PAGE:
Wednesday Wander – Tintern Abbey, Wales

tintern-abbey-3These lovely gothic ruins are all that remains of Tintern Abbey, a Cistercian monastery founded on May 9, 1131, by Walter De Clare, then lord of Chepstow.

Situated in a picturesque river valley on the border between England and Wales, the Abbey flourished for four centuries, spawning two daughter Abbeys in Gloucestershire and Ireland. Then, on September 3, 1536, the land, buildings and contents were surrendered to King Henry VIII, under his dissolution of the monasteries.

tintern-abbey-1After the dissolution the Abbey fell into disrepair, the lead from its roof removed and sold, workers from the nearby wire works living in the ruins. Then, in the late 18th century, a fashion for visiting the ‘wilds’ came into being, and Tintern Abbey, with its romantic atmosphere and pretty setting, became a popular tourist destination.

The Abbey ruins inspired artists and poets including Wordsworth, Tennyson, Gainsborough and Turner. In 1967, the poet Allen Ginsberg took acid there, which seems a fairly random thing to do – he ended up writing ‘Wales Visitation’ as a result of his experience.

tintern-abbey-2From adoration to inspiration, the Abbey has had quite a journey over the centuries. I visited many years ago and remember it being quite wild and atmospheric, the land rising around it. Apparently now there is a gift shop, as is often the way, but I imagine it has been done in such a fashion as to not disturb the Gothic beauty of the old stones. I might have to go back for another look…

Thanks for coming on another Wednesday Wander with me – see you next time!

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21 thoughts on “Wednesday Wander – Tintern Abbey, Wales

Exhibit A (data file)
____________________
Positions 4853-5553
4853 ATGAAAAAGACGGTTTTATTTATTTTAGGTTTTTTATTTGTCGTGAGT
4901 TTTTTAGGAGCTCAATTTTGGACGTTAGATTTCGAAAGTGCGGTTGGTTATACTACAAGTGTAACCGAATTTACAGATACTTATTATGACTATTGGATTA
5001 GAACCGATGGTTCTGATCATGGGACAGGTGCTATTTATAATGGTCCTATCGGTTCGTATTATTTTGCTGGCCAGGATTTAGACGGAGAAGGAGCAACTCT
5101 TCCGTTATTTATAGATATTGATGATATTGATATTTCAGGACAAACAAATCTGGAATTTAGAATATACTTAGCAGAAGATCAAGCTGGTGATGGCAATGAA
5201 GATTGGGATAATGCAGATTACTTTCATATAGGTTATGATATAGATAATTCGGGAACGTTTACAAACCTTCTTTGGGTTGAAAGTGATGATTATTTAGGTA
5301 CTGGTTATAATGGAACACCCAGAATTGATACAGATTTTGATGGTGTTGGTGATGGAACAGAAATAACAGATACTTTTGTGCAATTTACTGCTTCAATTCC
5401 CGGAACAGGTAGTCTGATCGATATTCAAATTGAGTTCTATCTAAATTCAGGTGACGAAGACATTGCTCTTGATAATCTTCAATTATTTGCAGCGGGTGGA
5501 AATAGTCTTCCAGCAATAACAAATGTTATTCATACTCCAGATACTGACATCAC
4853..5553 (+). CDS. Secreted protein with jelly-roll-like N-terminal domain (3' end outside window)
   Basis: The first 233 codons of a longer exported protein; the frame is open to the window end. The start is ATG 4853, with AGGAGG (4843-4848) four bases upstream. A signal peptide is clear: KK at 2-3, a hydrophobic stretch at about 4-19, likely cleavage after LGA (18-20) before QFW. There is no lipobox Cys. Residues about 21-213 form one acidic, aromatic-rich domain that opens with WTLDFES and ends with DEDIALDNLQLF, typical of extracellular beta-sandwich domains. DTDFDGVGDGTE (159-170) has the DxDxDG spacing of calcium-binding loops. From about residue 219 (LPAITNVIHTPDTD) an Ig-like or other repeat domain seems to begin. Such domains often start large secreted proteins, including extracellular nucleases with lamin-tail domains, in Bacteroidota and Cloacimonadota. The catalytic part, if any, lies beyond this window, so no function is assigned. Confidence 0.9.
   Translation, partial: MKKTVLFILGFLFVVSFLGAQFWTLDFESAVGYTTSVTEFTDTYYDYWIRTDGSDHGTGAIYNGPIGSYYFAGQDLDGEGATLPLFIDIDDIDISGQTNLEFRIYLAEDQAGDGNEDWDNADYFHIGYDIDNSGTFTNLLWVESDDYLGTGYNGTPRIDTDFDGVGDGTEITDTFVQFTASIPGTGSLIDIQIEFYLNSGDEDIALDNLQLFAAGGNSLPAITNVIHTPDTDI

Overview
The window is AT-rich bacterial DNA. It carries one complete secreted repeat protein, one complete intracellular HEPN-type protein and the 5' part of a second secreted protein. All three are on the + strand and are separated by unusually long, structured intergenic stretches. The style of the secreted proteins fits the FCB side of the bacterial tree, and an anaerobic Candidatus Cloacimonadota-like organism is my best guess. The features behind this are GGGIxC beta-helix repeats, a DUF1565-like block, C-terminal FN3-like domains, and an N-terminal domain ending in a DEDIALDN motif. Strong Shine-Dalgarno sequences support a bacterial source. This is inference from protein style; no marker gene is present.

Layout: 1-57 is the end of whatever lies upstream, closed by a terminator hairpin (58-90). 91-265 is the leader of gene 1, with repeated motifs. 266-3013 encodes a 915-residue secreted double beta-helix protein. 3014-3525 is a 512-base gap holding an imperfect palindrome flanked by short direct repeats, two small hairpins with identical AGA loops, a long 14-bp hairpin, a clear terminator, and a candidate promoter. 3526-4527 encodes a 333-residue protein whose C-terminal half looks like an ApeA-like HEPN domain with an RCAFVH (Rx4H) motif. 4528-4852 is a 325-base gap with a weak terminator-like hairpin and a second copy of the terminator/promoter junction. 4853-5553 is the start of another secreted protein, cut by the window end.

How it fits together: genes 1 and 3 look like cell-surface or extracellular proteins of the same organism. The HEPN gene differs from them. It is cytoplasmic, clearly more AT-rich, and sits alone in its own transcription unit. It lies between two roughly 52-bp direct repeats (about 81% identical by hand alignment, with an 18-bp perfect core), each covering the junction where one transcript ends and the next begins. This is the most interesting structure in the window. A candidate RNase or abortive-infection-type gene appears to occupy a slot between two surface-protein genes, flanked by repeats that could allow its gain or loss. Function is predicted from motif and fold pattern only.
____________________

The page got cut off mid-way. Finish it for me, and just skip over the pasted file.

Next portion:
1. Ah, Tintern Abbey, forever haunted by the ghost of a thousand English papers on Wordsworth… 😉
    The dissolution of the monasteries was quite the piece of barbarism, wasn’t it? I just learned that there was a parallel event in Bavaria in the 19th century, where the state just took over the wealth of the church, and much cultural riches were wantonly destroyed in the process (libraries trashed, etc).
    I guess the amazing thing is that Tintern Abbey still stands, as much as it does…

    • It was indeed – so much was lost when Henry decided to break up the monasteries. It is pretty amazing that the place still stands, definitely, especially with the wire factory nearby and people living in the ruins.

  2. Aaah! I LOVE Tintern Abbey! ❤ ❤ ❤ I completely and utterly fell in love with this place. Something about it. It was one of those places I didn't want to leave when it was time to go. And we had the place to ourselves. Not a single tourist in sight. (I mean, you know, except for us.) You're making me want to dig out all my photos (non-digital ones) from years ago. There was no gift shop when I was there and I can't imagine that. Kind of a shame. Thanks for sharing.

  3. And this prayer I make,
    Knowing that Nature never did betray
    The heart that loved her; ’tis her privilege,
    Through all the years of this our life, to lead
    From joy to joy: for she can so inform
    The mind that is within us, so impress
    With quietness and beauty, and so feed
    With lofty thoughts, that neither evil tongues,
    Rash judgments, nor the sneers of selfish men,
    Nor greetings where no kindness is, nor all
    The dreary intercourse of daily life,
    Shall e’er prevail against us, or disturb
    Our chearful faith that all which we behold
    Is full of blessings.

    William Wordsworth, excerpt from “Tintern Alley.”

      • It is and one of my favorites. However…you will see that I called it Tintern Alley instead of Abbey. This is the glitch in my brain where this poem is concerned…I always ALWAYS call it Tintern Alley. I don’t know. I just don’t know.

      • Haha! I love that, Linda 🙂 I did notice, but thought maybe it was an autocorrect thing. Which in a way it is, but it’s your brain doing it rather than your phone. I think we all have glitches like that 🙂

  4. Lovely photos, Helen. Never been to Tintern Abbey – looks gorgeous.The Dissolution is a fascinating time in the way it altered the course of our history. I often wonder what modern Britain would be like to live in if it hadn’t happened, if Henry had the divorce he wanted. Would we have remained a Catholic nation? What would our society be like – would some of our laws be more like Ireland’s, re abortion and gay marriage? Interesting to wonder.
    Must be a book in that … 🙂

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